Captain. The priests were willing to capitalize on the effect produced by the striking of the clock. If it happened to be ten they would cry out immediately after the tenth stroke, “Stop!” and when the Captain obeyed the red men would slap their thighs with horny palms and shake their heads in delighted wonder. “What does it eat?” they asked, convinced that the mechanism was alive. Some years before a young Hbron named Savignon had been taken to France as a hostage. Savignon came back full of awe and reported that he had seen the golden cabin of the French King rolling along the ground, pulled by eight moose without horns, and that he had also seen a machine which spoke and told the time of day. Here was a proof of his veracity and one of the reasons why the Hurons examined the clock with particular interest.

Every piece of equipment was equally potent, a magnifying glass in particular. The dusky visitors never tired of looking through it and crying out when the figures of ants and bugs grew to an unbelievable size before their eyes. They watched the magnet with due awe, believing that a manatu of great power dwelt within it and compelled objects to draw near.

There was one occasion when, like the Connecticut Yankee at the court of King Arthur, the Jesuits made capital of an eclipse. There was this difference in the two incidents, that far up in the Huron country it was the light of the moon and not the sun which was conveniently dimmed. This happened during the night of December 31, 1638. Idle priests consulted their books and told the members of their flock to watch for what was coming. The fading out of the light at the moment predicted raised a panic among the natives; and ever after they believed the Black Gowns capable of commanding the coming and the going of light. This anecdote was contained in a letter written by Father François Joseph le Mercier from the Huron village of Ossossané.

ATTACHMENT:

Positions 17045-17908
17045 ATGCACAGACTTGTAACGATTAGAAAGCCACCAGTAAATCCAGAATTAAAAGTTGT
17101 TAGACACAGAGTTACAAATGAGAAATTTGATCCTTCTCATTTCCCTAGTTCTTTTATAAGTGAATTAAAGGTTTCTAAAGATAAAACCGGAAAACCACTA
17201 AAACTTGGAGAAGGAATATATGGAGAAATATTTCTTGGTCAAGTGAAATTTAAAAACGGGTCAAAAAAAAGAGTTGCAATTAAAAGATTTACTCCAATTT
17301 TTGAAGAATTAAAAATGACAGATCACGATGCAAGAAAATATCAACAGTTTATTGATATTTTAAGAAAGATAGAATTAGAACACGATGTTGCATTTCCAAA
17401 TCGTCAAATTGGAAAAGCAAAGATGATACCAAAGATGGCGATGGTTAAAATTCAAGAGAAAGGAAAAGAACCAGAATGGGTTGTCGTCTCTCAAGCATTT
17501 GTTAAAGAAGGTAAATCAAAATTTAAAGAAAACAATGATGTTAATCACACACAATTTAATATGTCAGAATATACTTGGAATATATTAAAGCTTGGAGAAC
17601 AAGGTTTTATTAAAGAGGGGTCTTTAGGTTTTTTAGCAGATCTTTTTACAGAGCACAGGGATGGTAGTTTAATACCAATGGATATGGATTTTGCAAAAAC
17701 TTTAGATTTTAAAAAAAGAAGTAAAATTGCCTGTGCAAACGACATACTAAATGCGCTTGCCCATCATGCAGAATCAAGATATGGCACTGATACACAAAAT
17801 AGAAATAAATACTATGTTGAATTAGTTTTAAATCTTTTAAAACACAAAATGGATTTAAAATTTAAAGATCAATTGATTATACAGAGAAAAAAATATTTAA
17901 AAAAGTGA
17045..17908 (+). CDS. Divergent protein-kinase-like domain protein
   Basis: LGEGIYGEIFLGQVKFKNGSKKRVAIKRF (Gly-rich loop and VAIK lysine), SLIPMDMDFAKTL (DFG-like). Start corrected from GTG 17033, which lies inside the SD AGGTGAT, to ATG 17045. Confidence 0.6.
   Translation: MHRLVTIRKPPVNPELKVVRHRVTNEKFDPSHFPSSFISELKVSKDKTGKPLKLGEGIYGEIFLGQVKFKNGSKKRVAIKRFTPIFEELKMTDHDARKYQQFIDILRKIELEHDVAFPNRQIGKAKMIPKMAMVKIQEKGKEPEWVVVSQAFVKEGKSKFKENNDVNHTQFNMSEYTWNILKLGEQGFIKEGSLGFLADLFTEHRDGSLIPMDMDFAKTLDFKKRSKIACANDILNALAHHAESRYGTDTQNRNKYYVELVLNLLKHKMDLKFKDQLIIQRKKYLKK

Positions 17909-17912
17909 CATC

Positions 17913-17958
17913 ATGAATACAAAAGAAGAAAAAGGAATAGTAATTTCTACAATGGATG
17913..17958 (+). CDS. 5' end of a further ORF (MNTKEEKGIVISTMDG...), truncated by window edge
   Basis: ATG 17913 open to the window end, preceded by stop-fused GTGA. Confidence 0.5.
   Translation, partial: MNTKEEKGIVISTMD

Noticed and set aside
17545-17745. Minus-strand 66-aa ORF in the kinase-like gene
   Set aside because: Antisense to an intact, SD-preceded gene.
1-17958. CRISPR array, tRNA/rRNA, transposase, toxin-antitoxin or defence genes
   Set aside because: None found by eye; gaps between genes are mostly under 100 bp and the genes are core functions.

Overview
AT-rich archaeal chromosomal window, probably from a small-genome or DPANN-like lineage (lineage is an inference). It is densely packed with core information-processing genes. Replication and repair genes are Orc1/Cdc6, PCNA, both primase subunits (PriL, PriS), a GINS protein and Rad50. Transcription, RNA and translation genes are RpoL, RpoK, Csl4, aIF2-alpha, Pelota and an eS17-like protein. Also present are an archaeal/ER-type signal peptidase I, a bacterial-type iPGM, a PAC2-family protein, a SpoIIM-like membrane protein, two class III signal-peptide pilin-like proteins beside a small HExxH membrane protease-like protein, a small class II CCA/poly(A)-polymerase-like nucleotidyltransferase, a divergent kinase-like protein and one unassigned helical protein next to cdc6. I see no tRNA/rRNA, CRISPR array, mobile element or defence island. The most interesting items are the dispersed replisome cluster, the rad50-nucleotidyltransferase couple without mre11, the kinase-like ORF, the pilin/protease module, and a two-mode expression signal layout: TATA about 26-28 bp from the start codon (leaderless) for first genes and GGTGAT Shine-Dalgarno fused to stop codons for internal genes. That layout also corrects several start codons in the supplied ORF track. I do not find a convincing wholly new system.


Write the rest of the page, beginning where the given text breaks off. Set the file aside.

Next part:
The history of these early years is based to a great extent on the long letters the priests faithfully indited and sent to their superiors in France and Rome, and to an even greater extent the knowledge which exists about life among the Indian tribes. It is from these priestly epistles that most of the story of the long and ferocious Indian wars is drawn. They told the bloodchilling incidents of a great Huron victory.

According to custom, the victorious Hurons, returning with booty and prisoners, carried upright sticks in their canoes to signify the number of prisoners; and for good measure they placed on the ends of the sticks the scalps they had taken. The exultant squaws, old men and children were driven to a frenzy by the fact a hundred poles had been raised in the canoes.

The torturing of the prisoners began at once and as each man died his remains were roasted and devoured. The priests strove desperately to stop the slaughter but found their charges so carried away over their victory that they paid no attention. They protested so long that finally the Indians became angry and tossed the hand of one of the victims through the door of the mission lodge. The Jesuits had been allowed to baptize each prisoner before he was led out to the stake and so the hand was sorrowfully buried in consecrated ground.

The most regular correspondent to France was Father Paul le Jeune who became the Superior at Quebec. His letters, filled with stories of their trials and triumphs, began to attract attention in France. This gentle priest had a sense of humor as well as a burning zeal and he told many stories which added to the interest in his reports. He did not hesitate, for instance, to tell of one difficulty they encountered in learning Indian languages. A habit of some interpreters was to teach obscene words in place of the right ones which resulted in the unwitting priests sending their listeners into spasms of mirth.